A Japanese court sentenced a U.S. civilian employee at a Marine Corps base on Okinawa to four years in prison with labor, Monday, Oct. 18, 2021, for attempted rape and theft.

A Japanese court sentenced a U.S. civilian employee at a Marine Corps base on Okinawa to four years in prison with labor, Monday, Oct. 18, 2021, for attempted rape and theft. (Pexels)

NAHA, Okinawa – A U.S. civilian employee at a Marine Corps base on Okinawa was sentenced to four years in prison with labor by a Japanese court Monday for attempted rape and unrelated theft convictions.

Rushane Joel McKoy, 25, of Chatan Town, an employee at an Army and Air Force Exchange Service store at Marine Corps Air Station Futenma, pleaded guilty to both charges in Naha District Court on Oct. 6.

Prosecutors charged McKoy with trying to force a local woman into sex acts in April. The theft charge stems from an incident in August 2020, when he was accused of taking a shoulder bag containing 7,000 yen in cash, or about $62.

McKoy’s wife took the stand Oct. 6 and said he needs mental health counseling.

The three judges hearing the case were unmoved.

“The manner of the crime is malicious,” head Judge Koji Oohashi said during sentencing Monday morning. “The defendant’s attitude clearly shows a disregard for the victim’s dignity.”

McKoy’s remorse appeared superficial, Oohashi said: “It is hard to say that he faced his actions in a sincere manner.”

Defendants in Japanese courts generally receive less than five years in prison with hard labor for an attempted rape conviction, a spokesman from Japan’s Ministry of Justice told Stars and Stripes previously. McKoy also faced up to 10 years or about $4,500 in fines for the theft.

He has 14 days to appeal his sentence, Oohashi said.

McKoy was led into court Monday morning, wearing a cloth mask, white T-shirt, light gray sweatpants and black sandals, his hands shackled in front of him. He looked at the visitors’ gallery nervously at times. He has been jailed since July 15.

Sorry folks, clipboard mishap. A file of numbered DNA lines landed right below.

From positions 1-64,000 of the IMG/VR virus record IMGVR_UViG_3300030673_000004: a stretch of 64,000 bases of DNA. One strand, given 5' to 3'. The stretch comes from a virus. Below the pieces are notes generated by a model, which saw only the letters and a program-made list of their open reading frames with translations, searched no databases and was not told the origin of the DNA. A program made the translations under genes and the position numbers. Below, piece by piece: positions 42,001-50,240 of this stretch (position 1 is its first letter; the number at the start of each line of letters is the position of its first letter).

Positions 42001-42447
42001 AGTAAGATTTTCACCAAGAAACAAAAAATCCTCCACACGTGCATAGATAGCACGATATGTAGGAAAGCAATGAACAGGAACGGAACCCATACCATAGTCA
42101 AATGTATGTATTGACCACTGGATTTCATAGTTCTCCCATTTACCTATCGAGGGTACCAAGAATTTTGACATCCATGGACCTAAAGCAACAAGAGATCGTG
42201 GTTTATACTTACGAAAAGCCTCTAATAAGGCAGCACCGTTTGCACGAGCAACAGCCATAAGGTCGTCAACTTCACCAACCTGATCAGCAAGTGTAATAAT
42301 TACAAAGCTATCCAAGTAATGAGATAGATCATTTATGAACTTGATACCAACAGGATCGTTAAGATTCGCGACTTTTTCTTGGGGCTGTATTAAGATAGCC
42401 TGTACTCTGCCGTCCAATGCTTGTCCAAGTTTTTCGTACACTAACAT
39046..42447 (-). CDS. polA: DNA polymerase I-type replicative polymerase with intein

Oohashi wasted little time in rendering a verdict during McKoy's sentencing hearing, which only lasted 20 minutes. He condemned McKoy’s decision to commit a crime while already under investigation for another crime and for the malicious targeting of a woman walking alone at night.

“Even considering his wife promised to watch and supervise him, there is no room for suspending the execution of the sentence,” Oohashi said.

Oohashi repeatedly asked McKoy if he understood what had transpired during the hearing, but McKoy stood still and ignored the judge. He was eventually led out by guards to begin his sentence.

According to prosecutors, McKoy grabbed a women in her 30s from behind in a parking lot in an undisclosed location just before 6 a.m. April 17. He fondled the woman’s breasts, pushed her to the ground, exposed himself and attempted but failed to sodomize her orally.

The attack ended when the woman screamed, according to police. McKoy ran to his car and drove away, prosecutors said, and the woman called police.

McKoy was first placed on house arrest July 2 while under investigation for the theft charge. He was taken into custody July 15 for allegedly pushing a police officer during a search of his home. Authorities released him July 30 but immediately rearrested him on the attempted rape charge.

An AAFES spokesman in an email Monday declined to comment on McKoy’s employment status, citing service policy.

“AAFES has and will continue to cooperate with the local law enforcement authorities regarding this case,” wrote Army Staff Sgt. Mark Kauffman.

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Matthew M. Burke has been reporting from Grafenwoehr, Germany, for Stars and Stripes since 2024. The Massachusetts native and UMass Amherst alumnus previously covered Okinawa, Sasebo Naval Base and Marine Corps Air Station Iwakuni, Japan, for the news organization. His work has also appeared in the Boston Globe, Cape Cod Times and other publications.
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Mari Higa is an Okinawa-based reporter/translator who joined Stars and Stripes in 2021. She previously worked as a research consultant and translator. She studied sociology at the University of Birmingham and Hitotsubashi University Graduate School of Social Sciences.

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